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7911: Haiti: Aristide's first 100 days assessed: promises not kept .... (fwd)

From: Max Blanchet <maxblanchet@worldnet.att.net>

1.   Haiti: Aristide's first 100 days assessed: promises not kept, political

Haiti: Aristide's first 100 days assessed: promises not kept, political
BBC Monitoring Service - United Kingdom; May 16, 2001

Text of report by Haitian Metropole radio on 16 May

While the outlook for a quick solution is fading away following the failed
OAS-Caricom [Organization of American States - Caribbean Community] mission,
the president of the republic will reach his first 100 days in office this
Thursday, 17 May. On 7 February, Jean-Bertrand Aristide was very hopeful
about his economic development programme. Now it is time to carry out an
assessment. Journalist Wendel Theodore makes the following comments:

[Theodore - recording] Former President Rene Preval has made no statement
since transferring power to Aristide on 7 February. Preval used to spend
most of his time in the provinces to escape the political turmoil. The
former head of state kept a low profile in order to leave the field open for
his successor. Thus, Aristide will complete his first 100 days of his
presidency with the promises for change that he made on 7 February not kept.

We are still far from Aristide's slogan: We must agree together. The only
political and personal satisfaction which the head of state is proud of is
the international recognition of his presidency. Indeed, he spoke of victory
after his participation in the Summit of the Americas in Quebec where the
heads of state and government of the hemisphere were in attendance, apart
from Cuba.

At the same time, Aristide has not yet managed to get rid of the political
crisis resulting from the 21 May elections. The regional leaders remind him
of the urgency to resolve the electoral crisis, which has a negative impact
on Haitian democracy. In this way, the meetings that failed between the
Lavalas Family [FL] and the Democratic Convergence, the multiple efforts of
the Civil Society Initiative Group [GISC], the seventh failed OAS mediation
attempt, which was reinforced by Caricom, are obvious signs of the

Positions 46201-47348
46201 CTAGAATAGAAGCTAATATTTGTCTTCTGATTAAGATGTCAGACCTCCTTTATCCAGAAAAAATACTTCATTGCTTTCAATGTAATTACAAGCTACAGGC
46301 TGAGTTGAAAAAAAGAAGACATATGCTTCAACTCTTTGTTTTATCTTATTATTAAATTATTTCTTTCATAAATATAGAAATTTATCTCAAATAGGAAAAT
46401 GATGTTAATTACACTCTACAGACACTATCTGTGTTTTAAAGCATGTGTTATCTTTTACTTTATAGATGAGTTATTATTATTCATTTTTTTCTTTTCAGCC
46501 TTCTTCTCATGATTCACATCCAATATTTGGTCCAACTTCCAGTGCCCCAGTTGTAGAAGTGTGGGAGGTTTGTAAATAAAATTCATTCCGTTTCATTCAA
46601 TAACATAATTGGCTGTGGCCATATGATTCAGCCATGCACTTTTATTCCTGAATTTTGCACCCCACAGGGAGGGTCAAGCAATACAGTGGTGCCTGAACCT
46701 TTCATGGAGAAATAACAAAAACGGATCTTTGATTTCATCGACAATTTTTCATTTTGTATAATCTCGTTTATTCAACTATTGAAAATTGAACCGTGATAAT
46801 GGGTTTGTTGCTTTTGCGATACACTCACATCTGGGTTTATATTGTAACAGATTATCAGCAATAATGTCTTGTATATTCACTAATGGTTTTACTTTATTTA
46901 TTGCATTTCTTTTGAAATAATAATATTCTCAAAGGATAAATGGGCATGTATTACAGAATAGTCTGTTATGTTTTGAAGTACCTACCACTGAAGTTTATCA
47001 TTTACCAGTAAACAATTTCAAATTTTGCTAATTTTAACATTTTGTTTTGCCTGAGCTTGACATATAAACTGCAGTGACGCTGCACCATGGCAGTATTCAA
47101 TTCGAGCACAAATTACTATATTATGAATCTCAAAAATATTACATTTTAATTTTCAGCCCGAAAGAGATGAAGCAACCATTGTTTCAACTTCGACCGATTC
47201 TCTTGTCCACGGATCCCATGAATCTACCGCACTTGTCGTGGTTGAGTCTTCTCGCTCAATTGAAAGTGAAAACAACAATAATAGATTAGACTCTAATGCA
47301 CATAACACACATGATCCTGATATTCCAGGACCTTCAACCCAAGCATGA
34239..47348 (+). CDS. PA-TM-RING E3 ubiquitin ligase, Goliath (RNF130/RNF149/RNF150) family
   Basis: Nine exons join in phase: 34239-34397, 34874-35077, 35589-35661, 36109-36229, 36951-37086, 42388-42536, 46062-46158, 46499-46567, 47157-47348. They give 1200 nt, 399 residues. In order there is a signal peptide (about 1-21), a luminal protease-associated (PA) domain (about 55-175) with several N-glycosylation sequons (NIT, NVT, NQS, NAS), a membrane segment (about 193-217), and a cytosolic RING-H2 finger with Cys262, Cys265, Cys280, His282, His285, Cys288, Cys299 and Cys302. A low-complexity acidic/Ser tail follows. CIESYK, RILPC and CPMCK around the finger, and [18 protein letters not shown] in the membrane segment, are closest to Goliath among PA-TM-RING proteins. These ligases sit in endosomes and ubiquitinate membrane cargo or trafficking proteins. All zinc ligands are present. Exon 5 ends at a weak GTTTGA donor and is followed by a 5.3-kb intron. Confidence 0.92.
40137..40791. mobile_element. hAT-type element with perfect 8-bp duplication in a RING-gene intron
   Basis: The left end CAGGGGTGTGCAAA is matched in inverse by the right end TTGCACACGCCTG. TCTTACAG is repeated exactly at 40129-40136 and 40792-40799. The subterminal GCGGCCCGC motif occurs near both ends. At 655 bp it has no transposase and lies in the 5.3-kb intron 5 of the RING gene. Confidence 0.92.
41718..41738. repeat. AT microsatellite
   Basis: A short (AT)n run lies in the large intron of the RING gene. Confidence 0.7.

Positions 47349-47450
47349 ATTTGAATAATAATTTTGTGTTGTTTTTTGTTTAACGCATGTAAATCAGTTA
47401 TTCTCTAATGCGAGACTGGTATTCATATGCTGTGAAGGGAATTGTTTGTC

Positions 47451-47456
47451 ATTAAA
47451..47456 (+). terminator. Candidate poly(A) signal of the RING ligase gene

persistence of the political unrest.

We are far from the planned boosting of the economy. The budget deficit
already exceeds 1bn gourdes. The inflation rate increases every day. Fiscal
revenue is catastrophic, according to the minister of finance. The exchange
rate of the gourde to the US dollar is stagnant. According to economists, it
is a clear sign of a worrying slowdown in economic activities. Furthermore,
an IMF assessment mission left unsatisfied with the government's economic

We are far from the thousands of jobs that were promised. On that matter,
the tough work capable of providing many jobs has not yet begun. The
partnership between the private and public sectors, which was envisaged and
which is essential for creating jobs, takes time to be realized. We are far
from the materialization of the promises made by the presidential transition
committee before 7 February.

In that context, the great measures that were announced by the energy
committee have just melted away like snow in the sun. The problem of
electricity distribution is more and more difficult for the current
government, which is trying more or less to find some relief. The president
of the republic has a lot of work to do, because time is running out. The
international aid which is essential for the country's development is still
lacking because of the persistence of the political impasse. Time is running
out but it seems that Aristide will spend his term managing the crisis just
as Rene Preval did.

Source: Radio Metropole, Port-au-Prince, in French 1145 gmt 16 May 01

/BBC Monitoring/  BBC